Mixed views on judges age


Government’s plan to increase judges’ mandatory retirement age from 65 to 70 has received mixed reactions from various stakeholders.

Minister of Justice Titus Mvalo disclosed at the National Anti-Corruption Conference that the Courts Act Amendment Bill, which, among others, seeks to increase the retirement age for judges from 65 to 70, was ready and that it would be tabled during the current meeting of Parliament.

While government defends the move, some quarters believe that the increase in the retirement age of the judges is ill-timed.


South Africa-based law professor Danwood Chirwa disagrees with the move describing it as ill-timed and aimed at weakening the Judiciary.

“Of course, this proposal has been around for a while. Ideally, judges become better, more mature, wiser and more experienced with time. However, this happens when the standards of legal practice and adjudication are high.

“This is not the case in Malawi and so older judges, in general, are not better in these ways than younger judges. Right now, we have several younger judges that far outshine the senior judges. So the argument for the proposal doesn’t work,” Chirwa said in a written response when we sought his views on the proposal.


He further claimed that there are judges who are known within the legal profession to corrupt, incompetent, irresponsible and unethical.

Chirwa suggested that the only way to get rid of such judges is through retirement as apparently there is no exit point for them before retirement, “except death, because the Judicial Service Commission is opaque, dysfunctional and toothless”.

“In this context, the proposed 70-year retirement age would make the Judiciary more corrupt, more incompetent and more arrogant, precisely because bad apples will continue to besmirch the institution without being held accountable until they turn 70. This proposal, if carried through, would reinforce mediocrity, unethical behaviour and corruption,” he said.

Chirwa also faults the way the bill is being brought to Parliament saying issues of tenure of the Judiciary cannot be amended through ordinary legislation.

He argues that the arrangement means a core part of judicial independence is now being reduced to the vagaries of politics around ordinary legislation.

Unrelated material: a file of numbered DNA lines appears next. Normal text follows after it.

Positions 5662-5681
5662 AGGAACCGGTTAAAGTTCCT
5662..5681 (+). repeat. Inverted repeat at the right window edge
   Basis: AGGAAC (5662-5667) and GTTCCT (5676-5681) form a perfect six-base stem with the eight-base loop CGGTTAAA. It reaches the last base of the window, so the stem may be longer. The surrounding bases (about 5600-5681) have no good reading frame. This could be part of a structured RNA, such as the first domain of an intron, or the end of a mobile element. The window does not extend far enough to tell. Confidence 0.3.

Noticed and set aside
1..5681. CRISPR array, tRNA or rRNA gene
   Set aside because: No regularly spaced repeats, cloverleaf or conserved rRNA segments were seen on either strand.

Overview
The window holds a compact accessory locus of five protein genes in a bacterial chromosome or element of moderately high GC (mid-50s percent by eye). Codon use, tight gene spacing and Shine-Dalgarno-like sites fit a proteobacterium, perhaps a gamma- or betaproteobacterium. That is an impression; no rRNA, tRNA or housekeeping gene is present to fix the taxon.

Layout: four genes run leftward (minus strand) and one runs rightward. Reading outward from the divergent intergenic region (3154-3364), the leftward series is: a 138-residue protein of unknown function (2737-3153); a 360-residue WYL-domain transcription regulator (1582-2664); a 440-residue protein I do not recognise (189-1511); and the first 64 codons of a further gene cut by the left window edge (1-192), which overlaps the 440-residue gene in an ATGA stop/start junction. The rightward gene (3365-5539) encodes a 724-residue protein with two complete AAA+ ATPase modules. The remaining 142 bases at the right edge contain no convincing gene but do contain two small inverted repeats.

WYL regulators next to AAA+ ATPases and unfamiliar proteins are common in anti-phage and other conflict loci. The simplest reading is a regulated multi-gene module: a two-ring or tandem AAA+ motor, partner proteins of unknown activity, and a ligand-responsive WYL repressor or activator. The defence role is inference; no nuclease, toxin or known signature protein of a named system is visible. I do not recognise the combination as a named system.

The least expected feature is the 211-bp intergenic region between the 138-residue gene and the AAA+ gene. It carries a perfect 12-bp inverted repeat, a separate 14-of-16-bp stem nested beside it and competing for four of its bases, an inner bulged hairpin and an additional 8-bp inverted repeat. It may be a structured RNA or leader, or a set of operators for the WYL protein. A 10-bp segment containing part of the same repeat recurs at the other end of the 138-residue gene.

“This would be a serious affront to judicial independence even though for now this could be welcomed in the Judiciary as a good move. Down the line, another government could reverse this via ordinary legislation.

“If the Judiciary accepts the proposed reform now via this dubious route, it cannot be heard to oppose it later when another government tries to reverse this by the same route,” the law professor said.

Attorney General Thabo Chakaka Nyirenda has defended the decision to raise the judges’ retirement age, saying being a judge requires wisdom which comes with age.

“There are several other reasons for this. Malawi is one of the countries which have a low mandatory retirement age for judges. Judges who retire here go elsewhere and provide impeccable services which are also needed here,” Nyirenda said.

The proposal to increase the judges’ mandatory retirement age is contained in the Courts Act Amendment Bill which also seeks to create a special Financial Crimes Court.

“There is a need to have more matured judges with vast experience at the appellant level. The retirement age of magistrates is seventy years, so there is no plausible reason why judges should mandatorily retire before magistrates.

“Increasing the age limit would facilitate the judges to excel in their services like their counterpart judges in comparable foreign jurisdictions like Kenya, Zimbabwe and South Africa. At the age of sixty-five years, most Judges are still very resourceful and their services are still needed at the bench,” reads the bill.

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